The approval of pertuzumab marked the first approval by the FDA of a novel targeted agent for neoadjuvant treatment of HER2+ breast cancer. "I would hope that this will continue to be an exciting platform to get drugs available to patients who really need them in the curable setting, faster," said Dr. Blackwell. She considers the neoadjuvant approval an exciting development for all solid tumors, not just for breast cancer, and predicted that it will shift the types of patients seen by medical oncologists. As a result, Dr. Blackwell emphasized the need for discussions between medical oncologists and the surgical community to raise awareness that pertuzumab use is limited to the neoadjuvant arena. "I have communicated to my referring surgeons that I would like to see these patients before definitive surgery because that is a setting where we can offer pertuzumab layered on top of trastuzumab and chemotherapy," said Dr. Blackwell. "If we see the patients postop, the recent approval will not allow us to use pertuzumab in that setting."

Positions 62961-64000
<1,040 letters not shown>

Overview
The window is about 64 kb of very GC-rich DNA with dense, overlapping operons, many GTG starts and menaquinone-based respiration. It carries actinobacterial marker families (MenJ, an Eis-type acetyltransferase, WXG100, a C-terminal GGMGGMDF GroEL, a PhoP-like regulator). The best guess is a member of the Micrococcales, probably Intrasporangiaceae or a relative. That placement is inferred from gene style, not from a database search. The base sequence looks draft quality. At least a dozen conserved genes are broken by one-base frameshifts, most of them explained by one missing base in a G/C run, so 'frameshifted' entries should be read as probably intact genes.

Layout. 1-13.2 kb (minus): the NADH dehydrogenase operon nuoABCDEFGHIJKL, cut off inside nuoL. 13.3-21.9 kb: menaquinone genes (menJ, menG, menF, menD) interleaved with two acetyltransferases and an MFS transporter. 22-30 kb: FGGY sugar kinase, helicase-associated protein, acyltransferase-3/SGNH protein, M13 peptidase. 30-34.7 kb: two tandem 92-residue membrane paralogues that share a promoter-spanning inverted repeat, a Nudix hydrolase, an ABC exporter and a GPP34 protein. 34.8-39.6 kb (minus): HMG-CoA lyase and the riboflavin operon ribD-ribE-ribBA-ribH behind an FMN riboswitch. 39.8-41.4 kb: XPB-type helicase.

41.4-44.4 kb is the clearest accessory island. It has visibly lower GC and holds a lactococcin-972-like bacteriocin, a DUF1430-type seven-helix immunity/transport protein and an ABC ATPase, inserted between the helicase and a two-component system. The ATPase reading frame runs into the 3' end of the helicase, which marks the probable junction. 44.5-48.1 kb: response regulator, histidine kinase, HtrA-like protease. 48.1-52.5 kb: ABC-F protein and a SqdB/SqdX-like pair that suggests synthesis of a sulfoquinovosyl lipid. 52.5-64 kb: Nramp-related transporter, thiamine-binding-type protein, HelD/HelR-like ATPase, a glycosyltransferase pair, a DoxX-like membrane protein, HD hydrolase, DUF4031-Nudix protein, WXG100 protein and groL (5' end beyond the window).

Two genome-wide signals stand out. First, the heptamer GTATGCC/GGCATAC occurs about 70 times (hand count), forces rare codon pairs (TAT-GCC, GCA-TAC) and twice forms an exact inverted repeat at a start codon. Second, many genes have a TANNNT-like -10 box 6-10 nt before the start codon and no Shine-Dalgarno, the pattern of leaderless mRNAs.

Data presented at 2013 SABCS confirmed that HER2+ patients (including those with stage 1 disease) achieve high PFS and OS rates when treated with chemotherapy and trastuzumab. Available evidence also suggests that trastuzumab significantly reduced the recurrence of HER2-driven breast cancer. Accordingly, for nearly all HER2+ patients without other comorbidities, regardless of tumor size, Dr. Blackwell routinely offers a chemotherapy/trastuzumab-based regimen. "If I am offering chemotherapy and trastuzumab to most patients, whether it be in the neoadjuvant or adjuvant setting, my preference now will be to see these patients in the neoadjuvant setting so I can offer them the dual therapy of pertuzumab and trastuzumab in the setting of taxane-based neoadjuvant therapy," said Dr. Blackwell. She explained that with the closure of the large APHINITY trial of pertuzumab in the adjuvant setting, no current option for adjuvant pertuzumab therapy exists. For that reason, she advises medical oncologists to educate their colleagues on practicing early referrals of patients who are eligible for neoadjuvant treatment with pertuzumab. In summary, she said, "This has been an exciting year for pertuzumab, and an exciting year in the curable setting for women facing HER2+ breast cancer because physicians can now offer a double antibody approach that has been shown to be efficacious, with very limited toxicity."